The six CLEC16A SNPs shown to be associated with T1D and/or MS are intronic and were either genotyped or tagged (r2>0.95 based on the Caucasian HapMap population (CEU)) in this study. Similar to this study, candidate gene investigations of CLEC16A in Grave's disease, Celiac disease and ulcerative colitis have been negative, but associations have been reported with Addison's disease, Crohn's disease and for RA in other data sets.10, 29, 33, 34, 35, 36 A case–control study by Martinez et al.29 examined three CLEC16A SNPs and reported that rs6498169*G, a variant associated with MS, was overrepresented in RA cases (38%) compared to controls (32%) (P=8 × 10−3, odds ratio (OR)=1.27, 95% confidence interval (CI)=1.06–1.51). Although our study was well powered to detect such an effect size, with 80% power to detect an OR as low as 1.13, the association between RA and rs6498169 was not replicated. The rs6498169*G allele frequency did not differ between RA cases (33.6%) and healthy controls in this study (32.9%) (P=0.45, OR=1.03, 95% CI=0.95–1.11).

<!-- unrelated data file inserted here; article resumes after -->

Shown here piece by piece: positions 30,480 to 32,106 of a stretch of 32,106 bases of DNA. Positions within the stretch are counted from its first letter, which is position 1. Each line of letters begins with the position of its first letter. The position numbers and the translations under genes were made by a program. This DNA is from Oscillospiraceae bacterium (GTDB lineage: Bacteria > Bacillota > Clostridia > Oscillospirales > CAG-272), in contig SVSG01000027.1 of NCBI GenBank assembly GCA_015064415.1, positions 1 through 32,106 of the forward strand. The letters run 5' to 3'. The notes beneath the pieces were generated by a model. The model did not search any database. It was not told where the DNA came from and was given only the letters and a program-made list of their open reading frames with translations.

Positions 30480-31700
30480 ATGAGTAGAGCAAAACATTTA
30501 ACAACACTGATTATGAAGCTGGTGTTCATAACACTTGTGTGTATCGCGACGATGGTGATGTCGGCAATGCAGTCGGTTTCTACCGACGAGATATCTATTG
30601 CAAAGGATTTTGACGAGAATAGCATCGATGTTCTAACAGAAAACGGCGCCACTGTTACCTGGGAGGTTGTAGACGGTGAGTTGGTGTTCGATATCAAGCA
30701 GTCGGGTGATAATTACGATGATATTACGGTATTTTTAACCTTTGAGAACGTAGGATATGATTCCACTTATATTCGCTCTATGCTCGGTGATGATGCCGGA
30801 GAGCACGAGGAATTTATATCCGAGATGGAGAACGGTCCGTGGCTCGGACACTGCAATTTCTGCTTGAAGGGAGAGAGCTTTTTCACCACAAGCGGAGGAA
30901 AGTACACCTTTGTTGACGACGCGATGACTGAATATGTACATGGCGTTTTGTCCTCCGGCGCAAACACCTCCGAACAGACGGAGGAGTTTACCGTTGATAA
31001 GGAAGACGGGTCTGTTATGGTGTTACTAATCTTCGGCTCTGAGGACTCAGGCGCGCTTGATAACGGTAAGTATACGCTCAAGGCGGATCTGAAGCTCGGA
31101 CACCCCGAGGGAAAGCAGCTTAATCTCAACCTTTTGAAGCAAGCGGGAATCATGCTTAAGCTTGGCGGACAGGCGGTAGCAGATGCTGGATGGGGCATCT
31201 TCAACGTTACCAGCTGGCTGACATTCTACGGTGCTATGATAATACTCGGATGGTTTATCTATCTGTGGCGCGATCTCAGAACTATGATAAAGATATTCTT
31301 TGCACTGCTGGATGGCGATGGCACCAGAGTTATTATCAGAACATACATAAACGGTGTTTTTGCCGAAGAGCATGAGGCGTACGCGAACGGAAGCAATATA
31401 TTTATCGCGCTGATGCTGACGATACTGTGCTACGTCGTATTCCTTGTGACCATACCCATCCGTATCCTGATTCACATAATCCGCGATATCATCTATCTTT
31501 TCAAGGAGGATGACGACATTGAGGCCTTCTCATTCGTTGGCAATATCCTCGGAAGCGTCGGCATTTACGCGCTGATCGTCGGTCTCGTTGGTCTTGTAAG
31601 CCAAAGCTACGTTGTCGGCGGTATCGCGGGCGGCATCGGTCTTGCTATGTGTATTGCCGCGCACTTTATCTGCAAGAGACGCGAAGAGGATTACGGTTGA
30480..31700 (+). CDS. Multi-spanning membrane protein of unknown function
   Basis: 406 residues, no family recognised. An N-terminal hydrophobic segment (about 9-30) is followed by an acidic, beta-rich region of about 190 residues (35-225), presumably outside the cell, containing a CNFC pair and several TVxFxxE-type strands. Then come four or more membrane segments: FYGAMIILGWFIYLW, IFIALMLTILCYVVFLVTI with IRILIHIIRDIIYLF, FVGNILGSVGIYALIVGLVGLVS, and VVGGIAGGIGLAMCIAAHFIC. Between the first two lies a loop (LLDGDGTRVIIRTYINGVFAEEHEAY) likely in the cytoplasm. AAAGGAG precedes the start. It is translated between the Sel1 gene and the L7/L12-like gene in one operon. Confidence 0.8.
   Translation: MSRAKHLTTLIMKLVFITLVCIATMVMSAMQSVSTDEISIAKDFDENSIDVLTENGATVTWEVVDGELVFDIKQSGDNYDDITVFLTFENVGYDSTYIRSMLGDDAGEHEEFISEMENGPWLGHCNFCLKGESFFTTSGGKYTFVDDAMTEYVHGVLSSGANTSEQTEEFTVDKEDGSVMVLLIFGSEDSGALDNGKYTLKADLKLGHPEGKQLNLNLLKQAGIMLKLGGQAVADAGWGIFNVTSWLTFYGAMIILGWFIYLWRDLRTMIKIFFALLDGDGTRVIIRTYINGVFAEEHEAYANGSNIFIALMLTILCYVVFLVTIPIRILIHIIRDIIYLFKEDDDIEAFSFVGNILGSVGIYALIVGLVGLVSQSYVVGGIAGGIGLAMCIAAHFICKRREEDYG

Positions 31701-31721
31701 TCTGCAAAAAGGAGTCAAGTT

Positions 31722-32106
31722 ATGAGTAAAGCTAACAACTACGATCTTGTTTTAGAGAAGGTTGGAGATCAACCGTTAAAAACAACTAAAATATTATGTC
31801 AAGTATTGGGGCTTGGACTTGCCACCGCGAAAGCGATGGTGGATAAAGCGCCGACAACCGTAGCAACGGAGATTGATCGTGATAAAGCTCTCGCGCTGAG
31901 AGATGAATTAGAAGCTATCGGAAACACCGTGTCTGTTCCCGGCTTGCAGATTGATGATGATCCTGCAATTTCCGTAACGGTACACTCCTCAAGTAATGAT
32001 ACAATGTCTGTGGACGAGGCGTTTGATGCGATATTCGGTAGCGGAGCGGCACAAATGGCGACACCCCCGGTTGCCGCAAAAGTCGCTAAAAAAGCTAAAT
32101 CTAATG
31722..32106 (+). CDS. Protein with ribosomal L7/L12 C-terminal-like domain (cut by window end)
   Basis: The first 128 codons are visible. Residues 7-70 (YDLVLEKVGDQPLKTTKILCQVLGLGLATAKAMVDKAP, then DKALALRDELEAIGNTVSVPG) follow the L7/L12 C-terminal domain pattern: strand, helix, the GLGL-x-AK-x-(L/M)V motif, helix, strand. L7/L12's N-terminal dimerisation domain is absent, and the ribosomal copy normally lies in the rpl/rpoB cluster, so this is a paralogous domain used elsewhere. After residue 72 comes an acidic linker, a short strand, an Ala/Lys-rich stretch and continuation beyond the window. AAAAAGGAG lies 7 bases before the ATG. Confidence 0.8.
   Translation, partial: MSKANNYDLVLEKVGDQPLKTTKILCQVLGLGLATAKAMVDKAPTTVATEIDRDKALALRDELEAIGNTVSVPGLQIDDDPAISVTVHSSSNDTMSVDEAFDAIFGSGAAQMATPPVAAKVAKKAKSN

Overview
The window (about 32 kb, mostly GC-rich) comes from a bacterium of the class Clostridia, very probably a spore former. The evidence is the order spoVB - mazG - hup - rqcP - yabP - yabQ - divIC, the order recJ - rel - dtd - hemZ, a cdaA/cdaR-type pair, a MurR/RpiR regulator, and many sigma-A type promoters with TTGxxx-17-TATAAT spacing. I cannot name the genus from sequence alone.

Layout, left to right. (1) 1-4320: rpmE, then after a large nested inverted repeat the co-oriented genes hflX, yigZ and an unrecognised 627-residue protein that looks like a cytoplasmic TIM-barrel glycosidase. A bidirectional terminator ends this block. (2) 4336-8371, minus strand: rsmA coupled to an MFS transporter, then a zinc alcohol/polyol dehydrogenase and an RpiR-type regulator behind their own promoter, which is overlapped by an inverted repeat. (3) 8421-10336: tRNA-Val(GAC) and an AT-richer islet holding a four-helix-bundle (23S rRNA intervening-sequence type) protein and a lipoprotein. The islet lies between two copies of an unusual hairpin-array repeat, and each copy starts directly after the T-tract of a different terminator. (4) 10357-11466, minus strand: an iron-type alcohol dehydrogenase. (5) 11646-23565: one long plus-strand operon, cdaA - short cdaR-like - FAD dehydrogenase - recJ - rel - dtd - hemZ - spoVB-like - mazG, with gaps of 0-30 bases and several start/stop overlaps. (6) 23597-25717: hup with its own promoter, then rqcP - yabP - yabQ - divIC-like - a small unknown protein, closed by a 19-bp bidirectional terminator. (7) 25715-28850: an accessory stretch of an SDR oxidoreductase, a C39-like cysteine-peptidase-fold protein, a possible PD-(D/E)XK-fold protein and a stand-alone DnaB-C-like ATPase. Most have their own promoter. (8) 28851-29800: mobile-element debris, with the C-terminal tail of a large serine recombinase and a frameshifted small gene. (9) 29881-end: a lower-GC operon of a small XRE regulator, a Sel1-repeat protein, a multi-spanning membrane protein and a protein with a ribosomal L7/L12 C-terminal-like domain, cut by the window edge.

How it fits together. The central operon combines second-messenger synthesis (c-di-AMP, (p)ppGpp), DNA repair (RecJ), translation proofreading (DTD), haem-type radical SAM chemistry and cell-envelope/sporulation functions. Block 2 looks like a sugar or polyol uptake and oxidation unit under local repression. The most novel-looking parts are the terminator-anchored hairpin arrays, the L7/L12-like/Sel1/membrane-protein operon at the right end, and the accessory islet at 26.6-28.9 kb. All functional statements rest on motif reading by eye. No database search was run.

It is also important to note that recent studies have revealed the presence of different major histocompatibility complex associations in anti-CCP-positive and anti-CCP-negative RA cases when considered separately.37, 38, 39 It is possible that this phenotypic difference may also be important for other RA genetic susceptibility loci. The well-established PTPN22 RA locus appears to be associated only with anti-CCP-positive RA, although some studies have reported association with both anti-CCP-positive and anti-CCP-negative RA.40, 41, 42, 43 Anti-CCP autoantibodies and shared epitope alleles are also markers for increased RA severity, particularly when both are present.44 In this study, 85% of RA cases were anti-CCP positive, compared to only 50% in the Martinez et al. study. This difference may have contributed to the observed disparity between results. Indeed, Skinningsrud et al.36 have recently examined three CLEC16A SNPs and reported that the rs6498169*G variant was overrepresented in anti-CCP-negative RA cases (44%) compared to anti-CCP-positive RA cases (37.7%) (P=0.016, OR=1.3, 95% CI=1.05–1.61) and controls (35.9%) (P=2 × 10−4, OR=1.4, 95% CI=1.18–1.68). Martinez et al. did not observe differences between cases and controls after stratifying for anti-CCP status or presence/absence of shared epitope alleles, but this may be due to a lack of statistical power. Although all of our RA1 cases were anti-CCP positive, only 80% of RA2 cases were anti-CCP positive and this information was not publicly available for the RA2 cases. Therefore, we were not able to stratify RA2 or RA1+RA2 by anti-CCP status for analyses of CLEC16A SNPs.